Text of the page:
Local News

Story published: 10-22-2013 • Print ArticleE-mail Story to a Friend

Three Jonesborough businesses in trouble for selling alcohol to minors

By Kristen Swing

Three Jonesborough businesses have been fined and employees charged after a sting last week conducted by the state Alcoholic Beverage Commission.

Authorities cited employees at the trio of businesses after they each allegedly sold alcohol to a 20-year-old undercover informant.

Cory Davis, an employee at Jonesborough Wine & Spirits, 1000 W. Jackson Blvd., was cited around 5:30 p.m. after he reportedly sold the informant alcohol despite having checked the 20-year-old’s legitimate identification for a birth date.

At 6:15 p.m., the informant visited the only other liquor store in town — 11E Wine & Spirits, 1537 E. Jackson Blvd.

There, authorities say Jeffery Vest didn’t even ask the informant for his identification before ringing up a bottle of liquor for him. He, too, was cited for selling to a minor.

Jason Jones, a waiter at Bomba’s Fresh Italian, 125 E. Jackson Blvd., was the third individual to serve the informant that evening.

Jones reportedly did not ask for any form of identification before giving him the alcohol he had ordered.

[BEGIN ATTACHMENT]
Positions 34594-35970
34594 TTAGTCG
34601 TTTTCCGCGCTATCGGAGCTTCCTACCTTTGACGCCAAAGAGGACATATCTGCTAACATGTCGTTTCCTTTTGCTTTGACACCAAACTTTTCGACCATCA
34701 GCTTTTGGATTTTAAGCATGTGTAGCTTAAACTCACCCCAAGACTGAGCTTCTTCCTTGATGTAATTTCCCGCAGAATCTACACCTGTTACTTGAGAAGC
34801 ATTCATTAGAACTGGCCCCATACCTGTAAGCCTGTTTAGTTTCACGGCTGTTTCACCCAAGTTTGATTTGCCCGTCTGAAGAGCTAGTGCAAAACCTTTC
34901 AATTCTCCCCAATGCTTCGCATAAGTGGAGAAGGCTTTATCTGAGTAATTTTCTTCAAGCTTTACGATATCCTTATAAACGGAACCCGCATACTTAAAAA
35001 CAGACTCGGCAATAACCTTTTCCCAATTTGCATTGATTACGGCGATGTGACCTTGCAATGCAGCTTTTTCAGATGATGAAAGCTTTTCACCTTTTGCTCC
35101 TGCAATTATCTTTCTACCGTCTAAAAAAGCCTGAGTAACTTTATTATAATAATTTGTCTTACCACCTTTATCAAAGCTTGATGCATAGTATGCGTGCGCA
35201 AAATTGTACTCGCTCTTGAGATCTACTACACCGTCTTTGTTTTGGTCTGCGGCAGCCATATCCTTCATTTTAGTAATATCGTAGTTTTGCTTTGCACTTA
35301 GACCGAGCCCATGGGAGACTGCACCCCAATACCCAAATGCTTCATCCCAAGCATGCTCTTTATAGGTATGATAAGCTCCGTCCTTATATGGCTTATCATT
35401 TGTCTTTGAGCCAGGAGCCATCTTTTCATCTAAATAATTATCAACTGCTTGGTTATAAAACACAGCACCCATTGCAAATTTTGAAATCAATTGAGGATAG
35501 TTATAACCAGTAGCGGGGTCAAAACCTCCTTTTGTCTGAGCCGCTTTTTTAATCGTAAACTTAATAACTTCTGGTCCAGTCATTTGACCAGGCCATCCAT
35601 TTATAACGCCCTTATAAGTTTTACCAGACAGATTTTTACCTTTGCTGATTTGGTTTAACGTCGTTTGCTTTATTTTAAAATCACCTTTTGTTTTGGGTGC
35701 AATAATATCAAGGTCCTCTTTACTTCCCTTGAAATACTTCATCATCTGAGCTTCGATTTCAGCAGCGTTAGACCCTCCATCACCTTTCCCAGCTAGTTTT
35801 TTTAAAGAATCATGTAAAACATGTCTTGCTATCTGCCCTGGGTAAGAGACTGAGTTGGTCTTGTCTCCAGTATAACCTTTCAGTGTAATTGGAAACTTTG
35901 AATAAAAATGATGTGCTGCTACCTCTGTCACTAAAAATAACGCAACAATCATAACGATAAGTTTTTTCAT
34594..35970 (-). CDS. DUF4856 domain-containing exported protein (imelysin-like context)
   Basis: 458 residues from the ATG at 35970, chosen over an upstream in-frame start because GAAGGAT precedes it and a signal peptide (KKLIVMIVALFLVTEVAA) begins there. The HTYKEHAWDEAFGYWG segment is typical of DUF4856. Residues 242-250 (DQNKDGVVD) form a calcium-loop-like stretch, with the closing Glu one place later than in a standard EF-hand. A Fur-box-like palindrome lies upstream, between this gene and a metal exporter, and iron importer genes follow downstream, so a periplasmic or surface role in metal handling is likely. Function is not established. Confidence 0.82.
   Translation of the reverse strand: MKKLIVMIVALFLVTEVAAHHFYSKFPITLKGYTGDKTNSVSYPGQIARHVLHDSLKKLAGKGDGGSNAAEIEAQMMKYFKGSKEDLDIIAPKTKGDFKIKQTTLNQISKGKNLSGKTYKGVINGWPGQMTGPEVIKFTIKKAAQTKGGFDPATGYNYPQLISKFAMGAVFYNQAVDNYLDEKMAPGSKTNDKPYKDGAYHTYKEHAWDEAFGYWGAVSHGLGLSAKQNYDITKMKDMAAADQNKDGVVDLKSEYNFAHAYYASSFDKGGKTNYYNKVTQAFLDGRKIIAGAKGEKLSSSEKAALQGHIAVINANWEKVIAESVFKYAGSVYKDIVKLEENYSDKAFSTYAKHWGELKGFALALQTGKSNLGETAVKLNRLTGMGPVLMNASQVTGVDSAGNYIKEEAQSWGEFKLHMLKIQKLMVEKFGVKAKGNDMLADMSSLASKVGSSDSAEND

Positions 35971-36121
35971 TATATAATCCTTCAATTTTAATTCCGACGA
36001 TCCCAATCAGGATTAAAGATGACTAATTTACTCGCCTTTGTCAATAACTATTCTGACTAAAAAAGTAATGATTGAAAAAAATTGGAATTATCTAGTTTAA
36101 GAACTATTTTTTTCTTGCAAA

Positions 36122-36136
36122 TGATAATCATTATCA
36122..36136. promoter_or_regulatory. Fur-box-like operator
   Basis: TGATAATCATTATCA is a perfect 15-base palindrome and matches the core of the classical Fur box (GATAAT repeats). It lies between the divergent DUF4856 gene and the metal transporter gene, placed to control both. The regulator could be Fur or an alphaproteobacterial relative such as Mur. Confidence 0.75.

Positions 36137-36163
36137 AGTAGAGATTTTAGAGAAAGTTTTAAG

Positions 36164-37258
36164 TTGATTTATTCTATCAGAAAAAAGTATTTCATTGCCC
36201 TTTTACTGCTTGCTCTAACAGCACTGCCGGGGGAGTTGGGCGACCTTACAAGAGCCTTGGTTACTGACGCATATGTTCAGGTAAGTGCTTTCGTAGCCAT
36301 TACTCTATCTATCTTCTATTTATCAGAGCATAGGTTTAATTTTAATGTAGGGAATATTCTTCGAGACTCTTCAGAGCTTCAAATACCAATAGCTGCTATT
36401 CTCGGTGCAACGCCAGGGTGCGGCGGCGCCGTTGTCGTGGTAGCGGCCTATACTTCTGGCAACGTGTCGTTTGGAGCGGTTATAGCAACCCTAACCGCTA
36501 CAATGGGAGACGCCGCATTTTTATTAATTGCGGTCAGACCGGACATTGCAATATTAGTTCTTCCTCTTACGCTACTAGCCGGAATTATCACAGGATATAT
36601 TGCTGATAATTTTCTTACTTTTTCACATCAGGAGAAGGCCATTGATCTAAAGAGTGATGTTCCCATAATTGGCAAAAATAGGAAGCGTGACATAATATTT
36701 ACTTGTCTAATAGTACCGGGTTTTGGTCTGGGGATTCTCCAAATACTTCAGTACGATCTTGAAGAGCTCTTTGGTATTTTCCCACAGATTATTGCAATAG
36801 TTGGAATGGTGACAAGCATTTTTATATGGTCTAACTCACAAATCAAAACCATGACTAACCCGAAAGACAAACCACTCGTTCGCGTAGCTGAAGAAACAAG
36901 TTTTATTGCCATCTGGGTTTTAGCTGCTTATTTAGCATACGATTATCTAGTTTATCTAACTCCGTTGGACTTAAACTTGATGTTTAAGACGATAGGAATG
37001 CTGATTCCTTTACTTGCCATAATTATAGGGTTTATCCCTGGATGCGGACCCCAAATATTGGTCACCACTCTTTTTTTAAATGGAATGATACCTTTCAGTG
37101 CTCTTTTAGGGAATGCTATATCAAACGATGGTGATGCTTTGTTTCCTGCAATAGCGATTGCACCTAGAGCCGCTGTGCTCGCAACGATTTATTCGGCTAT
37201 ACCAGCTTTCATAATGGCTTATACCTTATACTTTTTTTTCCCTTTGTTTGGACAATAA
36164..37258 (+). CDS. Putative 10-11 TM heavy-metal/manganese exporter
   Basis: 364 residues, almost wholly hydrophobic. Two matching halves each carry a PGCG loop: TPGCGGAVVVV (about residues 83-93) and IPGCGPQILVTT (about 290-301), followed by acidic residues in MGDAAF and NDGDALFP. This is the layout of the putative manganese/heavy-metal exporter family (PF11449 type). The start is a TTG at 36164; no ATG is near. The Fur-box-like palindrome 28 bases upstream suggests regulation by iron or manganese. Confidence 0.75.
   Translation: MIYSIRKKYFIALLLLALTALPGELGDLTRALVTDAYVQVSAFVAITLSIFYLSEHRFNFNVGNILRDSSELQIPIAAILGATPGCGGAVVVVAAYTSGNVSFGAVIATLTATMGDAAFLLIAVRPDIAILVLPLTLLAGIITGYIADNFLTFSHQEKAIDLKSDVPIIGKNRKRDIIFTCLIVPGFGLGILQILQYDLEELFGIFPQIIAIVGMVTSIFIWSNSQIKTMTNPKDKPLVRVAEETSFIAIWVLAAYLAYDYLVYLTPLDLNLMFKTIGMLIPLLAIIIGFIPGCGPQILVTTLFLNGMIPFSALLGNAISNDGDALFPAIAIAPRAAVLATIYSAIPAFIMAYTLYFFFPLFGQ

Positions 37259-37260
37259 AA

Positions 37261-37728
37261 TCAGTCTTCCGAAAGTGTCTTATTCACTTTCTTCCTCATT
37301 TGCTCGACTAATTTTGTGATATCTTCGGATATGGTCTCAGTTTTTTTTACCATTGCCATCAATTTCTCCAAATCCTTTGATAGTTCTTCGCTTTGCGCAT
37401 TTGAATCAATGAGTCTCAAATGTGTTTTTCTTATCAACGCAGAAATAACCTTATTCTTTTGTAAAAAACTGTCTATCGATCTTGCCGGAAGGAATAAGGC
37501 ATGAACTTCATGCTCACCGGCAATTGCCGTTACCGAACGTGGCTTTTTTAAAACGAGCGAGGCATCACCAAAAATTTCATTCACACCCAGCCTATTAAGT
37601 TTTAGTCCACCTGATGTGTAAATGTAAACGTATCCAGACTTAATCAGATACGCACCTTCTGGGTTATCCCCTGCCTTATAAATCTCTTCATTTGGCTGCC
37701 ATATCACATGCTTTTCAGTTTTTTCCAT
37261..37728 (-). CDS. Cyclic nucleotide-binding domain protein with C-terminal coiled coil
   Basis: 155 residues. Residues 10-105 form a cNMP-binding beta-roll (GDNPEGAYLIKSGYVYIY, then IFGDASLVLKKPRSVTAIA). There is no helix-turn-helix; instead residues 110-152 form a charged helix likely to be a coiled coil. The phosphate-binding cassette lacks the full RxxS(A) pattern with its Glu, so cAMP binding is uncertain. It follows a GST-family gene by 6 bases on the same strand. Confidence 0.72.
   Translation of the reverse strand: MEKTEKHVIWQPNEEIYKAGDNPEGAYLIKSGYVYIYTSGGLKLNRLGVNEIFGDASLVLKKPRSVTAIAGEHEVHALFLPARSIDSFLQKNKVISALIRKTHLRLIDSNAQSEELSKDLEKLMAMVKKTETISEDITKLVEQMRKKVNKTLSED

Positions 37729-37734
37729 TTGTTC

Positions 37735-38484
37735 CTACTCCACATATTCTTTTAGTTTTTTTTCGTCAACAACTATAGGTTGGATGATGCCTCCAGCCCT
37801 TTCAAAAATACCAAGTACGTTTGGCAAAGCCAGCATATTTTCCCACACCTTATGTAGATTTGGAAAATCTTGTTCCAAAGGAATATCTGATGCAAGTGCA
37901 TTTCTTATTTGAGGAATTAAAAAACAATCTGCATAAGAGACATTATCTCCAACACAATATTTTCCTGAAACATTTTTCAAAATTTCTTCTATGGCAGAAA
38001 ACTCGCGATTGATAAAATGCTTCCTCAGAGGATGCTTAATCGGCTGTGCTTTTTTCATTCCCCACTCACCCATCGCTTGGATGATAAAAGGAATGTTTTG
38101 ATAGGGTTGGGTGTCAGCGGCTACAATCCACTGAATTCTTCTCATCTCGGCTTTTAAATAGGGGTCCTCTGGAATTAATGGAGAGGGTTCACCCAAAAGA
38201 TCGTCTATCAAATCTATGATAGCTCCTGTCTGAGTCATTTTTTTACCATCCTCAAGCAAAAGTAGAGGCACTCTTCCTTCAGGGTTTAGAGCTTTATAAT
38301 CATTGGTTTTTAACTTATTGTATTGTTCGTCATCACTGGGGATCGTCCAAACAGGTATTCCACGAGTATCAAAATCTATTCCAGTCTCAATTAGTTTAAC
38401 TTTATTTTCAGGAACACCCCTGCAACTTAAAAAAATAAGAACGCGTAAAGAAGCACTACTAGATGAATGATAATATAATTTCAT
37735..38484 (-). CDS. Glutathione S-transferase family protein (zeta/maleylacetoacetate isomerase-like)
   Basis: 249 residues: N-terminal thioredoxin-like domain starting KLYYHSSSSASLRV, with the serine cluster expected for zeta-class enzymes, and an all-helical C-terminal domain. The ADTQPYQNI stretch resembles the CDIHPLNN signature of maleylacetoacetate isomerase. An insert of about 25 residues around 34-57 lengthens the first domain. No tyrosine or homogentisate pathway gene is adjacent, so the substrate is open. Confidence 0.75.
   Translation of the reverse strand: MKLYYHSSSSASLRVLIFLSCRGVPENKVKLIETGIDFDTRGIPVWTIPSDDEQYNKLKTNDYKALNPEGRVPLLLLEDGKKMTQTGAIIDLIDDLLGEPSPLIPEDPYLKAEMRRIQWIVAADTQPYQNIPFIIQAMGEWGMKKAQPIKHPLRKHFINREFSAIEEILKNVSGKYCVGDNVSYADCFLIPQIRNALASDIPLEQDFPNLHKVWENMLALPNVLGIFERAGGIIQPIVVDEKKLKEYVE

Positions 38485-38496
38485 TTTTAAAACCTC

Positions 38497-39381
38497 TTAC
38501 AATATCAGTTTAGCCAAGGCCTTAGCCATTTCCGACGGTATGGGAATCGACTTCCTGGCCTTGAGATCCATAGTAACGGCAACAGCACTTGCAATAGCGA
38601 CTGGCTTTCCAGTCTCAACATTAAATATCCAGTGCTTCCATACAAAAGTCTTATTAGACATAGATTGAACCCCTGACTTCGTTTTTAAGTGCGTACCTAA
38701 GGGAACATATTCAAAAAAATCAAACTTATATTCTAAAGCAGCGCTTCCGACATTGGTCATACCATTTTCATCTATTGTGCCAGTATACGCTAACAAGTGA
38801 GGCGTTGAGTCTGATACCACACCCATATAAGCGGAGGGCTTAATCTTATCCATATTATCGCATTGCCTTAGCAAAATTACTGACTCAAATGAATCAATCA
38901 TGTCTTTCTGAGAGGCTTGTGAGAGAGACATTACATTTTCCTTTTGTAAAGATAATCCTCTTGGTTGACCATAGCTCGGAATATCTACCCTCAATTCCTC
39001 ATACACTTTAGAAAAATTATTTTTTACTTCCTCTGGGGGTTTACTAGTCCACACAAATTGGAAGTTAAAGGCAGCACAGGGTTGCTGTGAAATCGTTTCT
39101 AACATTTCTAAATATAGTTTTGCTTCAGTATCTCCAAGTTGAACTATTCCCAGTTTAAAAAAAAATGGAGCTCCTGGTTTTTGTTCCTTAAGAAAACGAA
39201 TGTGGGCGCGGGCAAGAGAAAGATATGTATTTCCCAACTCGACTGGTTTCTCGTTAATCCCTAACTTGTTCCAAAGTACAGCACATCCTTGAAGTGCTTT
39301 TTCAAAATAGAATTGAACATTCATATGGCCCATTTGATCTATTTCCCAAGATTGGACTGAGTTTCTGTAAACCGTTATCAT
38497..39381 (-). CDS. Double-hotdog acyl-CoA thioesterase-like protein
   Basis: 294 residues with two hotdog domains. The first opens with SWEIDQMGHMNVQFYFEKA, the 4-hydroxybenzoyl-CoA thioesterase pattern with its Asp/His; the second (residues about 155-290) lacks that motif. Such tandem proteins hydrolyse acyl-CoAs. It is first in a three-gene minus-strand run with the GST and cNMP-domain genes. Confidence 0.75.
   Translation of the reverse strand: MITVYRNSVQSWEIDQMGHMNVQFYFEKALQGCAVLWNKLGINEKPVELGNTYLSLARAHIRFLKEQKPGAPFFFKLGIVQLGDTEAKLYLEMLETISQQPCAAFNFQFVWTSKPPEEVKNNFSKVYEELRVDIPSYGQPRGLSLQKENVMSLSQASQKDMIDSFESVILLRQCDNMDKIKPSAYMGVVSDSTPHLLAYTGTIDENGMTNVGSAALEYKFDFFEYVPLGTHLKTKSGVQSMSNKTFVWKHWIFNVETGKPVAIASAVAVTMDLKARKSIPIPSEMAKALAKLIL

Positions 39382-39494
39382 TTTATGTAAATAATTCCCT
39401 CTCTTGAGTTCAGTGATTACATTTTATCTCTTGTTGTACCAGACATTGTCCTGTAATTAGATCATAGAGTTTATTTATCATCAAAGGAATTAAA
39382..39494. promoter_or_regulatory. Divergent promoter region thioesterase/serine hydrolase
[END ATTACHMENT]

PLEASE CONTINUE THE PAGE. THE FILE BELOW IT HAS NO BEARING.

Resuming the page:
Each of the three businesses has been fined $1,500 by the ABC as a result of the sting.

Jonesborough police worked with the ABC to conduct the investigation.

While only three businesses failed the test, Maj. Natalie Hilton said a handful of others came dangerously close.

“There’s a couple of places that just asked for the (informant’s) date of birth and didn’t actually look at the ID,” Hilton said. “By law, he has to tell them his real birth date.”

An electronic system built into many cash registers then alerted those cashiers that the intended buyer was underage, Hilton said.

“But a real underage person trying to buy alcohol is going to lie about the birth date,” Hilton pointed out.

In all, authorities visited 14 of the 16 businesses that have permits to sell alcohol in Jonesborough.

“We want there to be tighter control,” Hilton said. “We want zero businesses (failing the test).”